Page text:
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Urologe A. 2017 Jun;56(6):746-758. doi: 10.1007/s00120-017-0389-1.

[Epidemiology, diagnostics, therapy, prevention and management of uncomplicated bacterial outpatient acquired urinary tract infections in adult patients : Update 2017 of the interdisciplinary AWMF S3 guideline].

[Article in German]

Author information

1
Klinik für Urologie und Kinderurologie, St. Antonius-Hospital, Akademisches Lehrkrankenhaus der RWTH Aachen, Dechant-Deckers-Straße 8, 52249, Eschweiler, Deutschland. jennifer.kranz@sah-eschweiler.de.
2
UroEvidence@Deutsche Gesellschaft für Urologie, Berlin, Deutschland. jennifer.kranz@sah-eschweiler.de.
3
UroEvidence@Deutsche Gesellschaft für Urologie, Berlin, Deutschland.
4
Apotheke, Klinikum Nürnberg, Nürnberg, Deutschland.
5
Klinik für Urologie und Kinderurologie, Universitätsklinikum des Saarlandes und Medizinische Fakultät der Universität des Saarlandes, Homburg Saar, Deutschland.
6
Fachklinik für Urologie, Kurparkklinik, Bad Nauheim, Deutschland.
7
Innere Medizin IV, Universitätsklinikum des Saarlandes, Bad Homburg, Deutschland.
8
Klinik für Innere Medizin I, Sophien- und Hufeland-Klinikum GmbH, Weimar, Deutschland.
9
Klinische Infektiologie, Universitätsklinikum Carl Gustav Carus, Dresden, Deutschland.
10
Department Klinische Chemie, Städtisches Klinikum München, München, Deutschland.
11
Institut für Allgemeinmedizin, Universitätsmedizin Göttingen, Göttingen, Deutschland.
12
Klinik für Frauenheilkunde, Universitätsklinikum Freiburg, Freiburg, Deutschland.
13
Abteilung für Mikrobiologie und Krankenhaushygiene, Städtisches Klinikum Karlsruhe, Karlsruhe, Deutschland.
14
Urologische Klinik, Technische Universität, München, Deutschland.
15
Klinische Infektiologie, Labor Dr. Wisplinghoff, Köln, Deutschland.
16
ICA-Deutschland e.V., Förderverein Interstitielle Zystitis (ICA), Euskirchen, Deutschland.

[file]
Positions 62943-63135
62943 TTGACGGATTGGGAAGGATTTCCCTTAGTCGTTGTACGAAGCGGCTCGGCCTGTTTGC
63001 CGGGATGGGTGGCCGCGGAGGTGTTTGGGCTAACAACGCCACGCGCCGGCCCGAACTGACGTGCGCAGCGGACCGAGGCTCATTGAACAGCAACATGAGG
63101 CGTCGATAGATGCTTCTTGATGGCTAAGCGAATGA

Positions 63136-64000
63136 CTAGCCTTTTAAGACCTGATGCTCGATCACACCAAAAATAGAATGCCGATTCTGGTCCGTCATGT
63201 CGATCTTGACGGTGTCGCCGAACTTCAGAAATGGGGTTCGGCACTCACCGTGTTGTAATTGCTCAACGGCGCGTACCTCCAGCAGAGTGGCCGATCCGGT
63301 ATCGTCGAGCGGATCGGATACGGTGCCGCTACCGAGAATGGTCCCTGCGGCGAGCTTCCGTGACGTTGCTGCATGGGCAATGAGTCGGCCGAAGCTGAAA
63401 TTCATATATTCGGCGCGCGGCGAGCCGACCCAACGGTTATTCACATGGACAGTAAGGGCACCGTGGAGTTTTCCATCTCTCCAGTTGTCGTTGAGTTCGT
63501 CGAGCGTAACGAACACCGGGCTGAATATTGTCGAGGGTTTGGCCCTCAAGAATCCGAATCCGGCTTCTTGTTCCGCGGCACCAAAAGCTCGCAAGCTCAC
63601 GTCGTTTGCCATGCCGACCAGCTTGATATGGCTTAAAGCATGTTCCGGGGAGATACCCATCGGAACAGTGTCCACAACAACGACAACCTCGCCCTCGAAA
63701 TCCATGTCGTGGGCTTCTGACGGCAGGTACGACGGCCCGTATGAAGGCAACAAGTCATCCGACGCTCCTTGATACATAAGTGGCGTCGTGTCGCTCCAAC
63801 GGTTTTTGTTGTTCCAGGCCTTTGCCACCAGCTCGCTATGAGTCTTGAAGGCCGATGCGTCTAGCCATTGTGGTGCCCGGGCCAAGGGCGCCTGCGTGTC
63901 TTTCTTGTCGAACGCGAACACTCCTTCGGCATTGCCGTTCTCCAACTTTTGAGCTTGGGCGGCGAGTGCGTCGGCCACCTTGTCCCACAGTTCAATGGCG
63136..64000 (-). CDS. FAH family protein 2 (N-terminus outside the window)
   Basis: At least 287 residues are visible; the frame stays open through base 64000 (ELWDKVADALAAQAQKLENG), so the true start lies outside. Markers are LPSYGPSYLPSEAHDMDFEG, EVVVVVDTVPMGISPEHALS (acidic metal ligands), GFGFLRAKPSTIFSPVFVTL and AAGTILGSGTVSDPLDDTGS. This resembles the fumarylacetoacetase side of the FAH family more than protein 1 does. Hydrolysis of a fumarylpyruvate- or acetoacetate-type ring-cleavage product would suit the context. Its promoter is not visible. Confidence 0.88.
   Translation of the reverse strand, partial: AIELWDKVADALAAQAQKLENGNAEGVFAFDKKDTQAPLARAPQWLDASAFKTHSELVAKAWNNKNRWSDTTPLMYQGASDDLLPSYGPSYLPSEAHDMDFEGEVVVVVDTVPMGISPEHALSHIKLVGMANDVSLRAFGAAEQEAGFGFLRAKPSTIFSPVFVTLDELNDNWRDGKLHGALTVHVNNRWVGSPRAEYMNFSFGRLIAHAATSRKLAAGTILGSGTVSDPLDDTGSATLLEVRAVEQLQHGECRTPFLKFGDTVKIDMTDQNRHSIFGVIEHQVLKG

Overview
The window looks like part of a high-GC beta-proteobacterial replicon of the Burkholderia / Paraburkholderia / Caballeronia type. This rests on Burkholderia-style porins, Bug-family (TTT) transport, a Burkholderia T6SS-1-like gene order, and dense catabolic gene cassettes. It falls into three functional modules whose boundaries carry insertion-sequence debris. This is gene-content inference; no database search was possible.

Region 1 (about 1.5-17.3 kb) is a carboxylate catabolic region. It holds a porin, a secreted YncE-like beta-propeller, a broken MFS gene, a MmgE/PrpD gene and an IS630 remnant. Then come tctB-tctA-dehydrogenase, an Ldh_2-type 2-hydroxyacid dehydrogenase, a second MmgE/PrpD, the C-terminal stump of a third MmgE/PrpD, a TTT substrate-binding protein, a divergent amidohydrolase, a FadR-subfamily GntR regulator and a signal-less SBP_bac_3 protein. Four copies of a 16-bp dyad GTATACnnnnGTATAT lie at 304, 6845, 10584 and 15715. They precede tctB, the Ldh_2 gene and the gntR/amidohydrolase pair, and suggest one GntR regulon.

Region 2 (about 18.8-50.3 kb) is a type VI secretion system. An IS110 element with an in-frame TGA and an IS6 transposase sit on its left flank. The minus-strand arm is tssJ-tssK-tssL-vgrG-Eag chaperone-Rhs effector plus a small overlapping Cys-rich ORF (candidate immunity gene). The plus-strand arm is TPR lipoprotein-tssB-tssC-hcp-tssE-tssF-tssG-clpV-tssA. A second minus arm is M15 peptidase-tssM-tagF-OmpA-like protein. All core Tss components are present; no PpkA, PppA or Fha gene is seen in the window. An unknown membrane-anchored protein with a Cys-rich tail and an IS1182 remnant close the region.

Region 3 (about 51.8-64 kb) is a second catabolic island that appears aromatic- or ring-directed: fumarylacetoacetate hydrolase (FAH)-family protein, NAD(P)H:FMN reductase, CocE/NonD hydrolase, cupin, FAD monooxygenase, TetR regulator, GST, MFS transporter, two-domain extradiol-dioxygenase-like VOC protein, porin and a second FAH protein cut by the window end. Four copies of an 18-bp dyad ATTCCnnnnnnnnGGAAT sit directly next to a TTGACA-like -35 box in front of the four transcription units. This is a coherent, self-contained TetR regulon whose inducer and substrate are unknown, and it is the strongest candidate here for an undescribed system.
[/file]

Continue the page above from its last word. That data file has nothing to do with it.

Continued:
17
Institut für Public Health und Pflegeforschung, Versorgungsforschung, Universität Bremen, Bremen, Deutschland.
18
Klinik und Poliklinik für Urologie, Kinderurologie und Andrologie, Universitätsklinikum Giessen und Marburg GmbH, Justus-Liebig-Universität Giessen, Giessen, Deutschland.

Abstract

BACKGROUND:

Update of the 2010 published evidence-based S3 guideline on epidemiology, diagnostics, therapy and management of uncomplicated, bacterial, outpatient-acquired urinary tract infections in adult patients. The guideline contains current evidence for the rational use of antimicrobial substances, avoidance of inappropriate use of certain antibiotic classes and development of resistance.

METHODOLOGY:

The update was created under the leadership of the German Association of Urology (DGU). A systematic literature search was conducted for the period 01 January 2008 to 31 December 2015. International guidelines have also been taken into account. Evidence level and risk of bias were used for quality review.

RESULTS:

Updated information on bacterial susceptibility, success, collateral damage and safety of first- and second-line antibiotics was given. For the treatment of uncomplicated cystitis the first line antibiotics are fosfomycin trometamol, nitrofurantoin, nitroxoline, pivmecillinam, trimethoprim (with consideration of the local resistance rates). Fluoroquinolones and cephalosporins should not be used as first choice antibiotics. In the case of uncomplicated pyelonephritis of mild to moderate forms, preferably cefpodoxime, ceftibuten, ciprofloxacin or levofloxacin should be used as oral antibiotics.

CONCLUSION:

The updated German S3 guideline provides comprehensive evidence- and consensus-based recommendations on epidemiology, diagnostics, therapy, prevention and management of uncomplicated bacterial outpatient acquired urinary tract infections in adult patients. Antibiotic stewardship aspects have significantly influenced the therapeutic recommendations. A broad implementation in all clinical practice settings is necessary to ensure a foresighted antibiotic policy and thus t improve clinical care.

KEYWORDS:

AWMF S3-guideline; Antibiotic resistance; Prevention antibiotic stewardship; Treatment recommendations; Urinary tract infections

PMID:
28455578
DOI:
10.1007/s00120-017-0389-1
[Indexed for MEDLINE]

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